Ask a Fool: Why Are Apple, Inc. Analysts Wrong So Much?
In this installment of "Ask a Fool," Fool contributor Steve Heller takes a question from Fool reader Joshua Geldert, who writes:
Are there specific guidelines for companies when they issue guidance for the quarter or year? For example, the media constantly states that Apple low-balls their guidance. How do they come up with this number in the first place? Are there specific guidelines for analysts as well, which is the reason why analysts are wrong the majority of the time?
In the following video, Steve goes on to explain how Apple issues its own guidance by looking internally and making projections based on previous results while also factoring in new products and variables. On the analyst side, a similar exercise is preformed, but the difference is that analysts don't have access to all the intricacies of Apple's books, leaving more of the estimation up to assumptions that could go awry. In the end, Steve gives Apple investors some advice on how to think its performance in a much simpler way than measuring its performance against its earnings guidance.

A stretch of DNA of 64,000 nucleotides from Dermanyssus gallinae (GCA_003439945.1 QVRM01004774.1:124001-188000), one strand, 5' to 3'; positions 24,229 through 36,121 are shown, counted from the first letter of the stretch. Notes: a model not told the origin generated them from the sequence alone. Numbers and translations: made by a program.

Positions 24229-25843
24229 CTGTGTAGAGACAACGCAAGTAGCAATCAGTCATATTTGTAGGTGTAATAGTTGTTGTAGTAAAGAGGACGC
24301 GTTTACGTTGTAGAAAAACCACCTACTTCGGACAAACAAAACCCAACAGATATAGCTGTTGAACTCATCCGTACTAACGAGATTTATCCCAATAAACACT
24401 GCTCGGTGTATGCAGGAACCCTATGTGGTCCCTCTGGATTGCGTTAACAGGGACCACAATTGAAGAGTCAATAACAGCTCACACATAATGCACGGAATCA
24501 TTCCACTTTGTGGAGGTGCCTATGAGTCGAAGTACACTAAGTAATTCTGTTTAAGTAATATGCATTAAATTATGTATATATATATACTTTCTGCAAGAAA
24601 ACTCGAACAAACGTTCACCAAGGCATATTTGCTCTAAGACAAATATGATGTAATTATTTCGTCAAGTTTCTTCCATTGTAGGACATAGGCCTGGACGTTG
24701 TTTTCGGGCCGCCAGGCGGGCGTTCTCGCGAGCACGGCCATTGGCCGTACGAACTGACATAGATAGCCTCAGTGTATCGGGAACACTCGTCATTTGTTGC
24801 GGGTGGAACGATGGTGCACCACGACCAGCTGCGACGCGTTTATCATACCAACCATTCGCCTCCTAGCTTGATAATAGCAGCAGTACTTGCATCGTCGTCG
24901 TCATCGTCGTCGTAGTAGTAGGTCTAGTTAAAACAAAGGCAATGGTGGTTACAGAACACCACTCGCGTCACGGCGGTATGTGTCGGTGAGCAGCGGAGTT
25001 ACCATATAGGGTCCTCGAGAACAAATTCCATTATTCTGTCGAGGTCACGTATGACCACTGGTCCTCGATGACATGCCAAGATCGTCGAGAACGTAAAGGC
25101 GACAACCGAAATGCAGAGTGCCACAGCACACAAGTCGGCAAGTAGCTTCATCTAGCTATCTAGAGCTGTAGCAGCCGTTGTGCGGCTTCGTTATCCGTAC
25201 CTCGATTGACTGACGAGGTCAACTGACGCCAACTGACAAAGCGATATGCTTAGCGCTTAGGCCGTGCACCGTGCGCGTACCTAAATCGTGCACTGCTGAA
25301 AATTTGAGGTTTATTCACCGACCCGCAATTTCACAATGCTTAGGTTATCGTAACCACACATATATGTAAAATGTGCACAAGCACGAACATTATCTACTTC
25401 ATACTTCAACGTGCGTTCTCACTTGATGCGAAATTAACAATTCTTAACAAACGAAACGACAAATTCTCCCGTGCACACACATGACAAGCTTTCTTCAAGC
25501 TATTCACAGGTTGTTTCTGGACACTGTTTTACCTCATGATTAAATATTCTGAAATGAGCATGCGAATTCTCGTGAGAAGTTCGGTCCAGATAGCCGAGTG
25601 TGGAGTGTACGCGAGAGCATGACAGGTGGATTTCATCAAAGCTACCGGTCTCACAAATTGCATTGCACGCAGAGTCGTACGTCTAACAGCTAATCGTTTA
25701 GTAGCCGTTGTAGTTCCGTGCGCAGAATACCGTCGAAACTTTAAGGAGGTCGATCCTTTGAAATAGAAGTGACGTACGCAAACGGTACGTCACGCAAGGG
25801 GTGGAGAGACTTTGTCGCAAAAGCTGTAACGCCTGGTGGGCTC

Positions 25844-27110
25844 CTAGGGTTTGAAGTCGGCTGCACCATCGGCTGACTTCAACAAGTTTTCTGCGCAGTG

1 must-own stock in 2014
There's a huge difference between a good stock and a stock that can make you rich. The Motley Fool's chief investment officer has selected his No. 1 stock for 2014, and it's one of those stocks that could make you rich. You can find out which stock it is in the special free report "The Motley Fool's Top Stock for 2014." Just click here to access the report and find out the name of this under-the-radar company.
The article Ask a Fool: Why Are Apple, Inc. Analysts Wrong So Much? originally appeared on Fool.com.Steve Heller owns shares of Apple. The Motley Fool recommends and owns shares of Apple. Try any of our Foolish newsletter services free for 30 days. We Fools may not all hold the same opinions, but we all believe that considering a diverse range of insights makes us better investors. The Motley Fool has a disclosure policy.
Copyright © 1995 - 2014 The Motley Fool, LLC. All rights reserved. The Motley Fool has a disclosure policy.